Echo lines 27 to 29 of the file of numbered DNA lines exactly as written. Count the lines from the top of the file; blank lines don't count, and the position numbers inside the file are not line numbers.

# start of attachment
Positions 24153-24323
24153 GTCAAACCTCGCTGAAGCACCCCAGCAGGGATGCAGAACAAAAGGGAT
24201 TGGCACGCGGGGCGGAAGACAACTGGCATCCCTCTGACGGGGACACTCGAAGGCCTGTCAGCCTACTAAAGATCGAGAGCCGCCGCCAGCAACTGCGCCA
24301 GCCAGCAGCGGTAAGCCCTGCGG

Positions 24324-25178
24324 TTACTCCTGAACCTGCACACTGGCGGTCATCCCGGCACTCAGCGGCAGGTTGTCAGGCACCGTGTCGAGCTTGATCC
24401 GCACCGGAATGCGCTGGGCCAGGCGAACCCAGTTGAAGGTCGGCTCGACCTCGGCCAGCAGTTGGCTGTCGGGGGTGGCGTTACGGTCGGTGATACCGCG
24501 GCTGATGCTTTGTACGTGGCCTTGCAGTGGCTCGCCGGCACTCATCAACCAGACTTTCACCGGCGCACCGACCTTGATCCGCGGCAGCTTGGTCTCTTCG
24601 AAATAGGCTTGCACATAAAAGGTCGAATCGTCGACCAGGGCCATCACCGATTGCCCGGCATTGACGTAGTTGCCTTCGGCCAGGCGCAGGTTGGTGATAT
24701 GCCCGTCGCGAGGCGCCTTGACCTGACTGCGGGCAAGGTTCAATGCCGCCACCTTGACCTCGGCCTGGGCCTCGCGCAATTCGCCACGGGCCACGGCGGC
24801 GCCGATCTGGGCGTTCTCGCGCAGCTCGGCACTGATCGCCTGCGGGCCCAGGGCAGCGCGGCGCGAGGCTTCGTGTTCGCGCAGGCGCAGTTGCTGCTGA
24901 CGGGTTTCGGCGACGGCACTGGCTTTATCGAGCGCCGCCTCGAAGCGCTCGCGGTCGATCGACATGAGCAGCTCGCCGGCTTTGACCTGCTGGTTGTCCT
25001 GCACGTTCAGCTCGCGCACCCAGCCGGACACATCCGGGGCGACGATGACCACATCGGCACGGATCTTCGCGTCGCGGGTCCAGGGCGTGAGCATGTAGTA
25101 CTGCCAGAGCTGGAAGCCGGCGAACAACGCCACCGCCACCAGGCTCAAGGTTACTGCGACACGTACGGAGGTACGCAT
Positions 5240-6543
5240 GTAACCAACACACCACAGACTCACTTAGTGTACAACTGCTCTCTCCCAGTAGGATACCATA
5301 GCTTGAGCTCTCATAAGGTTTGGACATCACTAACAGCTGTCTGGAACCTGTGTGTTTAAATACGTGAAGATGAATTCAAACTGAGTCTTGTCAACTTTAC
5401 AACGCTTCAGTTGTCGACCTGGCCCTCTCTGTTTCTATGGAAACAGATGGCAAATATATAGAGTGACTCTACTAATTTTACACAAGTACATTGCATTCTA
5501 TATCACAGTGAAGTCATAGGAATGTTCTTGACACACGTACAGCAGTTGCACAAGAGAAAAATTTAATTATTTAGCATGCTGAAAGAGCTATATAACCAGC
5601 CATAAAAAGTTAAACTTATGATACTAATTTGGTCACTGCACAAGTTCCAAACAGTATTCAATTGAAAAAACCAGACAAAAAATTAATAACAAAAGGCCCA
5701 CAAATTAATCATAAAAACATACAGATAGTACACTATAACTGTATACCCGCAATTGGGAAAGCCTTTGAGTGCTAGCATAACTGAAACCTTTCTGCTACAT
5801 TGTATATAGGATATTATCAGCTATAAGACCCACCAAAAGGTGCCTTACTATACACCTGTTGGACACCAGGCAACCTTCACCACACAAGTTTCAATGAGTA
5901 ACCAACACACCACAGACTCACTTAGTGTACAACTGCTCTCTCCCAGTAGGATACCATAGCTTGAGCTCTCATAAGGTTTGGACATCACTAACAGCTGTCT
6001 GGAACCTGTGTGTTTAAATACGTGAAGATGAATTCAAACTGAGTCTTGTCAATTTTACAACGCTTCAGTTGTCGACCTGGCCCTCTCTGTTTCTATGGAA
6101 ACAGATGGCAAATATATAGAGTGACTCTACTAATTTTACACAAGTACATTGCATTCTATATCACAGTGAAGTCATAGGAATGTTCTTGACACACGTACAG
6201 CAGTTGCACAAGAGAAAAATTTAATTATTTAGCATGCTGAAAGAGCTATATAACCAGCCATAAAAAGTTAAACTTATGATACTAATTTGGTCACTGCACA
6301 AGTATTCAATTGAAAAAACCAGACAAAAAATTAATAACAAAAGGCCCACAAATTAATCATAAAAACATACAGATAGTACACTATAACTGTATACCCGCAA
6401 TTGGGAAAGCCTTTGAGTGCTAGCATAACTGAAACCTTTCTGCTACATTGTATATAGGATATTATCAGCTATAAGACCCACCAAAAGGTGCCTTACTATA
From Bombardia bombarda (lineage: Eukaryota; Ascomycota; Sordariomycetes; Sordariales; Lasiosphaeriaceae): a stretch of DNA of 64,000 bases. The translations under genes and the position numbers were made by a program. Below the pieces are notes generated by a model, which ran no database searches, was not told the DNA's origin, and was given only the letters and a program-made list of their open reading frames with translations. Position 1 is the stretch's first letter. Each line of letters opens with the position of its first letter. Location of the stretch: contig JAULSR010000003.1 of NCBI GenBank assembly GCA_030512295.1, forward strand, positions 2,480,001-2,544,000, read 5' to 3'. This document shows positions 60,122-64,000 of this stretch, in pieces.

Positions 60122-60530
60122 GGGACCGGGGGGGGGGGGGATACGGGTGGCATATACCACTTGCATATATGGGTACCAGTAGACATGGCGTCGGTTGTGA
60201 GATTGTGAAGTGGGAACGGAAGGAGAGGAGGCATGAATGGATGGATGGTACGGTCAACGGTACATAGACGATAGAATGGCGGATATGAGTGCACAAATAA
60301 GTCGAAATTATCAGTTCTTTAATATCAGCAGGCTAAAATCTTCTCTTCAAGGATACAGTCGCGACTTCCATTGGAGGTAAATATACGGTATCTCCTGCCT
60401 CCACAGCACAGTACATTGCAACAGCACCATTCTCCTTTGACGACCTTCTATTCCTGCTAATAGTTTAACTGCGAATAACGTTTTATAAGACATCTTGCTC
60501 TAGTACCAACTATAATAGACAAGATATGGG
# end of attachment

6301 AGTATTCAATTGAAAAAACCAGACAAAAAATTAATAACAAAAGGCCCACAAATTAATCATAAAAACATACAGATAGTACACTATAACTGTATACCCGCAA
6401 TTGGGAAAGCCTTTGAGTGCTAGCATAACTGAAACCTTTCTGCTACATTGTATATAGGATATTATCAGCTATAAGACCCACCAAAAGGTGCCTTACTATA
From Bombardia bombarda (lineage: Eukaryota; Ascomycota; Sordariomycetes; Sordariales; Lasiosphaeriaceae): a stretch of DNA of 64,000 bases. The translations under genes and the position numbers were made by a program. Below the pieces are notes generated by a model, which ran no database searches, was not told the DNA's origin, and was given only the letters and a program-made list of their open reading frames with translations. Position 1 is the stretch's first letter. Each line of letters opens with the position of its first letter. Location of the stretch: contig JAULSR010000003.1 of NCBI GenBank assembly GCA_030512295.1, forward strand, positions 2,480,001-2,544,000, read 5' to 3'. This document shows positions 60,122-64,000 of this stretch, in pieces.